Administration Urged to Resume Processing Refugees as 90-Day Ban Expires
Washington, D.C.—Human Rights First today calls on the Trump Administration to resume processing of refugees from 11 countries that had been subjected to the president’s 90-day refugee ban, which ended yesterday. The administration has not indicated that it will release a new ban or policy memo.
“We call on the administration to immediately begin processing refugees and to refrain from enacting discriminatory vetting procedures have nothing to do with making America more secure, but only serve to dismantle the refugee resettlement program, the last line of protection for vulnerable men, women, and children,” said Human Rights First’s Jennifer Quigley. “Between the various iterations of the refugee ban, the administration has essentially had seven months to complete their review of vetting procedures; given that amount of time it is preposterous that they would not begin to admit these individuals for whom resettlement is a matter of life and death.”
Human Rights First notes the refugee ban affects certain groups of refugees who face increased risk of violence and persecution as they await resettlement, including LGBT refugees who often face continued persecution in their country of first asylum. For these refugees, their connections to U.S. resettlement agencies serve as their only lifeline to escape danger. Many Iraqis and their families who served the U.S. military, government, contractors, NGOs, and media, are now in danger due to that service. Congress gave these Iraqis direct access to U.S. resettlement program through the Refugee Crisis in Iraq Act because of their relationships with the U.S. military and other U.S. entities. Tens of thousands of Iraqis have been waiting for years already to be resettled, in dangerous situations.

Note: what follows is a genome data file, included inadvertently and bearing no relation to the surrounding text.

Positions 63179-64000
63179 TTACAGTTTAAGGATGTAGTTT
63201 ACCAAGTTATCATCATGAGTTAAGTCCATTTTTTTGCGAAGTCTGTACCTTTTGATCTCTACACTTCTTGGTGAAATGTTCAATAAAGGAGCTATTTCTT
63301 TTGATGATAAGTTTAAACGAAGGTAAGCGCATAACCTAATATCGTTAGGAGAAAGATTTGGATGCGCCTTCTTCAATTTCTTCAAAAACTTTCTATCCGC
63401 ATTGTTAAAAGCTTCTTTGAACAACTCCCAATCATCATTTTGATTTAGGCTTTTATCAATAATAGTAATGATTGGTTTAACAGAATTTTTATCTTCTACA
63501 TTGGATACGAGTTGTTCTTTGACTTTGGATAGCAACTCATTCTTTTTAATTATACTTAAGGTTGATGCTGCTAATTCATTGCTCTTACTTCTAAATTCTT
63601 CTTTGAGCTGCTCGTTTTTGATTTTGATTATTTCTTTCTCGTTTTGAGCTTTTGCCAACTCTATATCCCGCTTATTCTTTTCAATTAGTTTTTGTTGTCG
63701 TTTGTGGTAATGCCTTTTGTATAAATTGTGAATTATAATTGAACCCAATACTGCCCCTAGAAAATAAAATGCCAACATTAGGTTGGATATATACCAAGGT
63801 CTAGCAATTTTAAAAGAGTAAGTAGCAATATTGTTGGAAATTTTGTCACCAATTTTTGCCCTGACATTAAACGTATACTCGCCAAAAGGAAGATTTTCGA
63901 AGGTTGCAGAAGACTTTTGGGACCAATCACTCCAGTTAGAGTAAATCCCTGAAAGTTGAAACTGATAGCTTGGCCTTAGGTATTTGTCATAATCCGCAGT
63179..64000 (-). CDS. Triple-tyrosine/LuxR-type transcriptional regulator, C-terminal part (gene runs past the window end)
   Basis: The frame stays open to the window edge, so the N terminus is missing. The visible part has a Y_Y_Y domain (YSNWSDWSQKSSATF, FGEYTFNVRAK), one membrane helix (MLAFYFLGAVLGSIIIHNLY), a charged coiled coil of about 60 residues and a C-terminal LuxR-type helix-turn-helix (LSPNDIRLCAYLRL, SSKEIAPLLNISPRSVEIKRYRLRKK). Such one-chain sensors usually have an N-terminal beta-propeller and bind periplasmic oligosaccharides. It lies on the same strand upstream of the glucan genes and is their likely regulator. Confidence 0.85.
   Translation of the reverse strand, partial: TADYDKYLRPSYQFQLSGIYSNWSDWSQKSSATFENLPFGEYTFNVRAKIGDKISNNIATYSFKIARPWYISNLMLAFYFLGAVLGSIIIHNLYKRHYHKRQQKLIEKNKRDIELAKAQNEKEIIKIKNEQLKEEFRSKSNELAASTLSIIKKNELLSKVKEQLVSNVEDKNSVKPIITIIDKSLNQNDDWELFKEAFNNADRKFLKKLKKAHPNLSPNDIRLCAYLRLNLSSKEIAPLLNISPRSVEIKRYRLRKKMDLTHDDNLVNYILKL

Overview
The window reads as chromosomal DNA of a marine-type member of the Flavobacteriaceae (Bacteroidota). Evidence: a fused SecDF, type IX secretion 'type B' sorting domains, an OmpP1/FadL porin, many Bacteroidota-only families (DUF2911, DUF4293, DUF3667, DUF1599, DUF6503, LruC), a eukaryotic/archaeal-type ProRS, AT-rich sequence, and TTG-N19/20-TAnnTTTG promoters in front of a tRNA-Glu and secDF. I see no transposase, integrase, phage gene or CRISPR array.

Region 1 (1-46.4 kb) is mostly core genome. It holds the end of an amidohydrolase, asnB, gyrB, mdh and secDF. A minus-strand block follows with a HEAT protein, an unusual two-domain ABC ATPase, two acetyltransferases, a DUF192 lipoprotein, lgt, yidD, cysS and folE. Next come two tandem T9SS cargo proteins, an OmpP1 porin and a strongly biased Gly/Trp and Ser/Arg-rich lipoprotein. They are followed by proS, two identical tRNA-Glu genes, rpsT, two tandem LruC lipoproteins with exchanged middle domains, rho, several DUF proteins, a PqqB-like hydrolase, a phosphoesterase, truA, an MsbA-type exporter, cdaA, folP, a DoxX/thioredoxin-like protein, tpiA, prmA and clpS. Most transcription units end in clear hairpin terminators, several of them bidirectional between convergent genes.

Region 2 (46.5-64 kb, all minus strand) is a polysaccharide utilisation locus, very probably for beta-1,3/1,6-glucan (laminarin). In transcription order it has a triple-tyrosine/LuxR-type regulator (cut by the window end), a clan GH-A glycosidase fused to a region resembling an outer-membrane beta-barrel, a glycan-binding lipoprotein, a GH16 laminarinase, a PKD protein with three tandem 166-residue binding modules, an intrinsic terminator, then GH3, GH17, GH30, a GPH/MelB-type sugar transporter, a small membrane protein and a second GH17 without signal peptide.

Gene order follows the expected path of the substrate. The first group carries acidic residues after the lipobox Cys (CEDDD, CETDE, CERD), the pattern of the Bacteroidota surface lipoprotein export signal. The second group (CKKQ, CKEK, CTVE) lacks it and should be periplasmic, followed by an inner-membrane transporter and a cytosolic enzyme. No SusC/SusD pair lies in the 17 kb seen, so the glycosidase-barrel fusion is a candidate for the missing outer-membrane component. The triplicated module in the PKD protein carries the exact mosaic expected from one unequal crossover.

The refugee ban also disproportionately cut the number of Muslim refugees admitted to the United States. While the ban was in effect 2,225 Muslim refugees were admitted, of which 1,324 were from the banned countries. During the same seven-month period from the year before, 32,587 Muslim refugees were admitted, 27,397 of whom were from the banned countries.
“The discriminatory intent of the administration’s refugee ban could not be clearer, and is an abdication of the United States’ history as a leader in protecting the persecuted,” added Quigley.
The United States’ refugee vetting procedures—which include extensive and comprehensive interviews as well as multiple rounds of security vetting with a wide array of U.S. and international intelligence and law enforcement agencies—are widely recognized as the most stringent in the world by former U.S. military leaders and former U.S. national security officials, who have served both Democratic and Republican administrations. Former CIA directors, national security advisors, and secretaries of defense, state, and homeland security have explained that resettling refugees advances U.S. national security interests, and that halting refugee resettlement harms U.S. national security.
Resettlement is an important path to protection for a small portion of the world’s most at-risk refugees. It is also a critical tool for advancing U.S. foreign policy and national security interests, supporting front-line states and allies who are hosting the overwhelming majority of the world’s refugees.
For more information or to speak with Quigley, please contact Corinne Duffy at DuffyC@humanrightsfirst.org or 202-370-3319.